return
if (A is not S.localroot
and B is S.localroot):
// case 3.0
if A.LOWER:
// case 3.1
Copy_List_Items(P.blue_next_hops, X.red_next_hops)
Copy_List_Items(P.red_next_hops, Y.blue_next_hops)
return
if A.HIGHER:
// case 3.2
Copy_List_Items(P.blue_next_hops, X.blue_next_hops)
Copy_List_Items(P.red_next_hops, Y.red_next_hops)
return
```

```
else:
// case 3.3
Copy_List_Items(P.blue_next_hops, X.red_next_hops)
Copy_List_Items(P.red_next_hops, Y.red_next_hops)
return
if (A is not S.localroot
and B is not S.localroot):
// case 4.0
if (S is A.localroot or S is B.localroot):
// case 4.05
if A.topo_order < B.topo_order:
// case 4.05.1
Copy_List_Items(P.blue_next_hops, X.blue_next_hops)
Copy_List_Items(P.red_next_hops, Y.red_next_hops)
return
else:
// case 4.05.2
Copy_List_Items(P.blue_next_hops, X.red_next_hops)
Copy_List_Items(P.red_next_hops, Y.blue_next_hops)
return
if A.LOWER:
// case 4.1
if B.HIGHER:
// case 4.1.1
Copy_List_Items(P.blue_next_hops, X.red_next_hops)
Copy_List_Items(P.red_next_hops, Y.blue_next_hops)
return
if B.LOWER:
// case 4.1.2
if A.topo_order < B.topo_order:
// case 4.1.2.1
Copy_List_Items(P.blue_next_hops, X.blue_next_hops)
Copy_List_Items(P.red_next_hops, Y.red_next_hops)
return
else:
// case 4.1.2.2
Copy_List_Items(P.blue_next_hops, X.red_next_hops)
Copy_List_Items(P.red_next_hops, Y.blue_next_hops)
return
else:
// case 4.1.3
Copy_List_Items(P.blue_next_hops, X.red_next_hops)
Copy_List_Items(P.red_next_hops, Y.red_next_hops)
return
if A.HIGHER:
// case 4.2
```

```
if B.HIGHER:
// case 4.2.1
if A.topo_order < B.topo_order:
// case 4.2.1.1
Copy_List_Items(P.blue_next_hops, X.blue_next_hops)
Copy_List_Items(P.red_next_hops, Y.red_next_hops)
return
else:
// case 4.2.1.2
Copy_List_Items(P.blue_next_hops, X.red_next_hops)
Copy_List_Items(P.red_next_hops, Y.blue_next_hops)
return
if B.LOWER:
// case 4.2.2
Copy_List_Items(P.blue_next_hops, X.blue_next_hops)
Copy_List_Items(P.red_next_hops, Y.red_next_hops)
return
else:
// case 4.2.3
Copy_List_Items(P.blue_next_hops, X.blue_next_hops)
Copy_List_Items(P.red_next_hops, Y.blue_next_hops)
return
else:
// case 4.3
if B.LOWER:
// case 4.3.1
Copy_List_Items(P.blue_next_hops, X.red_next_hops)
Copy_List_Items(P.red_next_hops, Y.red_next_hops)
return
if B.HIGHER:
// case 4.3.2
Copy_List_Items(P.blue_next_hops, X.blue_next_hops)
Copy_List_Items(P.red_next_hops, Y.blue_next_hops)
return
else:
// case 4.3.3
if A.topo_order < B.topo_order:
// case 4.3.3.1
Copy_List_Items(P.blue_next_hops, X.blue_next_hops)
Copy_List_Items(P.red_next_hops, Y.red_next_hops)
return
```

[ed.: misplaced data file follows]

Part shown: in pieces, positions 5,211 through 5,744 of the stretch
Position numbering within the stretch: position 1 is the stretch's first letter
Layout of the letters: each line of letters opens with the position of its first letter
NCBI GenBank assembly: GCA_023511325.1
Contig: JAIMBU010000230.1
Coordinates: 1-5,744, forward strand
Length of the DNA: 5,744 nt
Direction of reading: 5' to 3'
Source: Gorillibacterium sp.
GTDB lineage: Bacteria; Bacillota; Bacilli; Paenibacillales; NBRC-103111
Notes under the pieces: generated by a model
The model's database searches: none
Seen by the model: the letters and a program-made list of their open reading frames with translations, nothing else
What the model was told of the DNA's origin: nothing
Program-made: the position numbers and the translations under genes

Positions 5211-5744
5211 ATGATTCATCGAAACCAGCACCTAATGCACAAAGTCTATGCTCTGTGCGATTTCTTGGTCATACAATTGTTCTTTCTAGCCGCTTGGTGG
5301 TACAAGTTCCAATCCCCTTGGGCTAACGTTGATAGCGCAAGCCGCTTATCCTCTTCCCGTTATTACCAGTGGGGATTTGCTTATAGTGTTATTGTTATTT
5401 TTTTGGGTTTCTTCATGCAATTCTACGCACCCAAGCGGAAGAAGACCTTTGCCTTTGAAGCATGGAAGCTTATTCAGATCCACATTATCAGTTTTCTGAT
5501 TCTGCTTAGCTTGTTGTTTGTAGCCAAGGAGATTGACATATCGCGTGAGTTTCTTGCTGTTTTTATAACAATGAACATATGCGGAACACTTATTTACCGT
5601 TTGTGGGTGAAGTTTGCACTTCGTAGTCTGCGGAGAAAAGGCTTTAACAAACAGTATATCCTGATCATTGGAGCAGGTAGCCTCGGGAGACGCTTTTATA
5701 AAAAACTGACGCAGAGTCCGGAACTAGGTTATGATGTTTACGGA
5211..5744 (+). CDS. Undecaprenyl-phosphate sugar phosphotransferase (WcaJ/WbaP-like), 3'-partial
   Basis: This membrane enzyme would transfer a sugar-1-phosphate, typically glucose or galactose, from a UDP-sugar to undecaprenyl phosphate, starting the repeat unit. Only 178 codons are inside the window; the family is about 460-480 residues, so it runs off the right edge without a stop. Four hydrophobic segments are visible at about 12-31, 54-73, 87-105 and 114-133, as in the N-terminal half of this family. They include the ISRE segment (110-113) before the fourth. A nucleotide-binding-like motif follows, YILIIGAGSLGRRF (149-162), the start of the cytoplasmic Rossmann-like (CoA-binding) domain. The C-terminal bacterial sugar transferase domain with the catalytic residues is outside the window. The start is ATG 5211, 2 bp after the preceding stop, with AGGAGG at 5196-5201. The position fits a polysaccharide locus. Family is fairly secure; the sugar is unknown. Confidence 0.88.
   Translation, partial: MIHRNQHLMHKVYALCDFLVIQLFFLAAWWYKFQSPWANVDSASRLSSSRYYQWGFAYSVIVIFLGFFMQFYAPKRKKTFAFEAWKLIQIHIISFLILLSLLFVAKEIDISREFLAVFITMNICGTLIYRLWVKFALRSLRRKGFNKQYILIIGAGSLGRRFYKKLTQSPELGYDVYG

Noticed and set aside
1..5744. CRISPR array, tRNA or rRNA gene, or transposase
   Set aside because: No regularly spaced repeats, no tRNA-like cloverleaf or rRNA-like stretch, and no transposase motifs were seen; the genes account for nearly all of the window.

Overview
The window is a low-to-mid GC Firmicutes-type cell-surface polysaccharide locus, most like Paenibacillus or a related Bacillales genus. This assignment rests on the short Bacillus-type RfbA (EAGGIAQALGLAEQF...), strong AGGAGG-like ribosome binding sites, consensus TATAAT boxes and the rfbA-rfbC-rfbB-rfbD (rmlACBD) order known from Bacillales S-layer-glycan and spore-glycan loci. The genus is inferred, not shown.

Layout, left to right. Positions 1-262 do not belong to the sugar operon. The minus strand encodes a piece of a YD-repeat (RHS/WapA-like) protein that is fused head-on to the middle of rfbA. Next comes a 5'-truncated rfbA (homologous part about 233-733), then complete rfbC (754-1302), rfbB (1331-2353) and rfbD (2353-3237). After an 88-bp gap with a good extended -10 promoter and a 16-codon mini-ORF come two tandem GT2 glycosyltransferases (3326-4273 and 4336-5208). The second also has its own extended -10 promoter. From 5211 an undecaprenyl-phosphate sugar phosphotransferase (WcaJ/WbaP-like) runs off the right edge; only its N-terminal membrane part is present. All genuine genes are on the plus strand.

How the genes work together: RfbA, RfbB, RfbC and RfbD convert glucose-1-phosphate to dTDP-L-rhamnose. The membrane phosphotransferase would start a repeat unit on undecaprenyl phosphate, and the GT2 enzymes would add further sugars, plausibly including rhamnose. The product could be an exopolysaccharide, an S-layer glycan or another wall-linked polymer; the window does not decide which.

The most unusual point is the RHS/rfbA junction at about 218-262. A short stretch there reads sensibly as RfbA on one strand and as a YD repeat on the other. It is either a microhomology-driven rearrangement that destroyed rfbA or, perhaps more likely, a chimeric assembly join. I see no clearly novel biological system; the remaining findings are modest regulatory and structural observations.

else: // case 4.3.3.2 Copy_List_Items(P.blue_next_hops, X.red_next_hops) Copy_List_Items(P.red_next_hops, Y.blue_next_hops) return assert(False) Figure 28: Select_Proxy_Node_NHs() It is useful to understand up front that the blue next hops to reach proxy-node P produced by Select_Proxy_Node_NHs() will always be the next hops that reach proxy-node attachment router X, while the red next hops to reach proxy-node P will always be the next hops that reach proxy-node attachment router Y. This is different from the red and blue next hops produced by Compute_MRT_NextHops() where, for example, blue next hops to a destination that is ordered with respect to the source will always correspond to an INCREASING next hop on the GADAG. The exact choice of which next hops chosen by Select_Proxy_Node_NHs() as the blue next hops to reach P (which will necessarily go through X on its way to P) does depend on the GADAG, but the relationship is more complex than was the case with Compute_MRT_NextHops(). There are 21 different relative order relationships between A, B, and S that Select_Proxy_Node_NHs() uses to determine red and blue next hops to P. This document does not attempt to provide an exhaustive description of each case considered in Select_Proxy_Node_NHs(). Instead, we provide a high-level overview of the different cases, and we consider a few cases in detail to give an example of the reasoning that can be used to understand each case. At the highest level, Select_Proxy_Node_NHs() distinguishes between four different cases depending on whether or not A or B is the localroot for S. For example, for case 4.0, neither A nor B is the localroot for S. Case 4.05 addresses the case where S is the localroot for either A or B, while cases 4.1, 4.2, and 4.3 address the cases where A is ordered lower than S, A is ordered higher than S, or A is unordered with respect to S on the GADAG. In general, each of these cases is then further subdivided into whether or not B is ordered lower than S, B is ordered higher than S, or B is unordered with respect to S. In some cases, we also need a further level of discrimination, where we use the topological sort order of A with respect to B. As a detailed example, let's consider case 4.1 and all of its sub- cases, and explain why the red and blue next hops to reach P are chosen as they are in Select_Proxy_Node_NHs(). In case 4.1, neither A nor B is the localroot for S, S is not the localroot for A or B,